Legal issues

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Transcript

The very first advice I would give is please, please people, do your advance directive, do your representation agreement, do your power of attorney. Because a lot of this stuff would have been clear and a lot easier to handle if our caregiving—the person we’re giving care to—had set this up in advance. And I just, again, working with people who are dying, I see so many situations where things become much more difficult. And, in fact, because his mother did not do these things, that it ended up being a legal battle over who had rights to make decision for her. And it’s just… we don’t need all of that happening when you’re dealing with the anticipatory grief of somebody who is dying or who is losing so much of their life, and their quality of life.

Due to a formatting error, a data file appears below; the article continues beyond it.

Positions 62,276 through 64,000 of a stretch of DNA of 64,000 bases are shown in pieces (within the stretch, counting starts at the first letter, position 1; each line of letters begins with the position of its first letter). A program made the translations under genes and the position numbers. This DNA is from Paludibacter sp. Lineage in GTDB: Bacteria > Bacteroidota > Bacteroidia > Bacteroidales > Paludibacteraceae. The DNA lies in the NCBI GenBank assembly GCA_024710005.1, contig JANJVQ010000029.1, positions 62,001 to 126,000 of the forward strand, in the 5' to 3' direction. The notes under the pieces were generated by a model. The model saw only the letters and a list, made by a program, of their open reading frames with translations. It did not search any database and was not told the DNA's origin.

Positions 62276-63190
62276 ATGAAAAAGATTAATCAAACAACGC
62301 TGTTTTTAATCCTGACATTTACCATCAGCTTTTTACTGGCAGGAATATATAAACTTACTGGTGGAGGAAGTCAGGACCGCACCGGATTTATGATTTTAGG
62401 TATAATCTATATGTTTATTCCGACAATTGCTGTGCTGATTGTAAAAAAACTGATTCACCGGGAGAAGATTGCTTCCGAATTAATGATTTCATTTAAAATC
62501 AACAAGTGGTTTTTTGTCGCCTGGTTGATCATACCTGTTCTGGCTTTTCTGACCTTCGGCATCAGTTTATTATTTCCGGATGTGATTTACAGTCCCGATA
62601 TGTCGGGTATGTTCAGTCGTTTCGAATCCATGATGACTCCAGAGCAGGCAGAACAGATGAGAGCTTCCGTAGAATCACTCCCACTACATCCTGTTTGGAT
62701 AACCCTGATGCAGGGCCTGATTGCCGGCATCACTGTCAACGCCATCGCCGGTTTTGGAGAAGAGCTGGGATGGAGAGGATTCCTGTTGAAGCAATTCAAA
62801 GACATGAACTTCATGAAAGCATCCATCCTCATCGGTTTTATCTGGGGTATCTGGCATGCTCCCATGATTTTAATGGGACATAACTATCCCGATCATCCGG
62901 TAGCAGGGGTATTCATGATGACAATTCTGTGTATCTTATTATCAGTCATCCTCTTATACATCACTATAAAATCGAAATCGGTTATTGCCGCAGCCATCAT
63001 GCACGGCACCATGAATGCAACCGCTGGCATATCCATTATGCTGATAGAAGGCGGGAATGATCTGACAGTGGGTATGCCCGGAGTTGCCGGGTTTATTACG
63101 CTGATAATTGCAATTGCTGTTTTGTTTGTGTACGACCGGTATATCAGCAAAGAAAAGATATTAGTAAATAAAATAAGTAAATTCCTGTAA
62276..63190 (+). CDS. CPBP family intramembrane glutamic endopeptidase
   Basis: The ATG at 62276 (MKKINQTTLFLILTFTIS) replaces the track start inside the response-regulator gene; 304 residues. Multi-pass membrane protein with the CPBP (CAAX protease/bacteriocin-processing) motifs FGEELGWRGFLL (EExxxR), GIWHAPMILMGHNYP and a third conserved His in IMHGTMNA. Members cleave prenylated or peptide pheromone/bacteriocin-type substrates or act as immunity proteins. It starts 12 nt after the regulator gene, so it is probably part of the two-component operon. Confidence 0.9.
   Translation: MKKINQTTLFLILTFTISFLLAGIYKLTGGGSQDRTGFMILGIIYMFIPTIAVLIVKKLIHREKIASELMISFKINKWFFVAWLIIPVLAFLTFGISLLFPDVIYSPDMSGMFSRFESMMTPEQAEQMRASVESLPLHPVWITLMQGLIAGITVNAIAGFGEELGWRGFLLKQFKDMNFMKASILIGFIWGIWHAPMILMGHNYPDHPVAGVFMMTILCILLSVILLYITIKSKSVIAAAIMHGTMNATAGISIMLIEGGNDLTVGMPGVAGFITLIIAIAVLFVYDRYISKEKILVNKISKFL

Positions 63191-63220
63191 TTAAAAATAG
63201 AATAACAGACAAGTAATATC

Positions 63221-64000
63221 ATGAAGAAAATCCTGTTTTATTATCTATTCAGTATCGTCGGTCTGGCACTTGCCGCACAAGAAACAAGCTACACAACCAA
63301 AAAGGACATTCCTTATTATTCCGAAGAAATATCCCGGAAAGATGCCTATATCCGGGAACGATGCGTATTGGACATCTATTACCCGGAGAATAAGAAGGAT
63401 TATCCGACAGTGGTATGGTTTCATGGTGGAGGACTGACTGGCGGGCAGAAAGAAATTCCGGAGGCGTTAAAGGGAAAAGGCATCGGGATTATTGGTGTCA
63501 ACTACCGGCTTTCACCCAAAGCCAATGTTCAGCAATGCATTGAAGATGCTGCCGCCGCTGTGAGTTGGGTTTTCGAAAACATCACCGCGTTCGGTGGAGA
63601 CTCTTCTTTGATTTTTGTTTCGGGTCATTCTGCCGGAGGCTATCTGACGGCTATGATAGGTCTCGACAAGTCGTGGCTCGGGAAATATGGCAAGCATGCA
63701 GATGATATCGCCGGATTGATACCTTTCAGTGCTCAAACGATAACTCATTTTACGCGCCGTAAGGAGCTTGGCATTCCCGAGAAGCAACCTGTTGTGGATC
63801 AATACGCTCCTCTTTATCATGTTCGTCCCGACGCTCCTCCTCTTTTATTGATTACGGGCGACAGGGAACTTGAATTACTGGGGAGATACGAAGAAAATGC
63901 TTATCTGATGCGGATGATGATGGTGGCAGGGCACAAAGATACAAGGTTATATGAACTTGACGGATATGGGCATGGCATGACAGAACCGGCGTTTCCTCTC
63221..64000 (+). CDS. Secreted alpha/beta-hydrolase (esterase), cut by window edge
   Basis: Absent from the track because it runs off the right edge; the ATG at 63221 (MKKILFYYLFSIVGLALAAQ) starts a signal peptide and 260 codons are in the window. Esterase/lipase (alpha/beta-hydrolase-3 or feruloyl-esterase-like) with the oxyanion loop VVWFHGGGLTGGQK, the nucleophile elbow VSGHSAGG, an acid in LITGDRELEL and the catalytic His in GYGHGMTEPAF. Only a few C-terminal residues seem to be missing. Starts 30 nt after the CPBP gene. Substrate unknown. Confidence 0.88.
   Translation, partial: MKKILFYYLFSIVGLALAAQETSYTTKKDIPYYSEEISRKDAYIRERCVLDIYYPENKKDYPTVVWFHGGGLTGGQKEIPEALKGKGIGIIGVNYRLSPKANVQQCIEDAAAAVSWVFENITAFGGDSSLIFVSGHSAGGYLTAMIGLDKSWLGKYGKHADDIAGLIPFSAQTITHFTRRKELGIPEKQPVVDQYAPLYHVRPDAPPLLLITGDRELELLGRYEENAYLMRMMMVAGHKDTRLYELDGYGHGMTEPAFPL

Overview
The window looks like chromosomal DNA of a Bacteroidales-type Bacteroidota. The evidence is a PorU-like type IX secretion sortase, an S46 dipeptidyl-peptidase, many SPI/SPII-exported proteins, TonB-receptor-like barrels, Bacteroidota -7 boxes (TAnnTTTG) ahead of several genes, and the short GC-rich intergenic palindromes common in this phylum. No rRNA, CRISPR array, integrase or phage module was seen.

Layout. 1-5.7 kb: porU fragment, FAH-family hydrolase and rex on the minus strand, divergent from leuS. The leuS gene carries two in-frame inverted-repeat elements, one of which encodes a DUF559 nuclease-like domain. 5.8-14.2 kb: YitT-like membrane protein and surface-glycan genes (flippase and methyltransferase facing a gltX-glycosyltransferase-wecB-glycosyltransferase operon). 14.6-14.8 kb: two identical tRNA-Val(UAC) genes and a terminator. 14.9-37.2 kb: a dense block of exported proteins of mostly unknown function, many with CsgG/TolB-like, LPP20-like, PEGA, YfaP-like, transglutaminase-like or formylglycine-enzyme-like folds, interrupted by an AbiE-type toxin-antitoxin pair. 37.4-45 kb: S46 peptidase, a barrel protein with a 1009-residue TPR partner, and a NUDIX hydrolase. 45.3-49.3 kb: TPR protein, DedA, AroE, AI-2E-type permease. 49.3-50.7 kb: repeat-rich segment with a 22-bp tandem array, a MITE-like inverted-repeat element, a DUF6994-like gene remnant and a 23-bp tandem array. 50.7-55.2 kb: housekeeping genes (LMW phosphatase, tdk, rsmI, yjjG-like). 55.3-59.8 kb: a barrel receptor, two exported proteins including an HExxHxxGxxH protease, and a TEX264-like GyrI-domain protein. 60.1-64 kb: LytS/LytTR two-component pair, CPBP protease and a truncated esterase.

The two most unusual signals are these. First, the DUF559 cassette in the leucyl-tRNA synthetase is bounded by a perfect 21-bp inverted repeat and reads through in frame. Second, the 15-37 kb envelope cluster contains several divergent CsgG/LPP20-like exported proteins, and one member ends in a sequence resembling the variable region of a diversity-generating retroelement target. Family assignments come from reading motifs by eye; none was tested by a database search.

The person we’re caregiving for is… I mean, it’s not that he’s dying yet, but he’s lost, I mean, he’s going through all of the grieving in himself as if he were dying. I mean, that’s the way he feels; he feels like he is going to die. So, get it dealt with beforehand, for your own sake, and for your family, and for your friends. And I guess, just that this is… I know that there are people out there who are the only person doing the caregiving for someone who is seriously, chronically ill or dying, but it’s a hell of a lot to handle as well as your own life. And especially, I think, when dementia’s involved, because you’re constantly having to try and move through the confusion and the contradictions and try and figure out what it is that they really want and whether it’s possible to give it to them. And so, I don’t know. I mean, I don’t know how in the culture we can support people who don’t necessarily know each other but who are friends of the person that needs the caregiving, to come together and work as a group. And perhaps, that would be facilitated through these specific roles of power of attorney and representative. I mean, those people end up having to work together.

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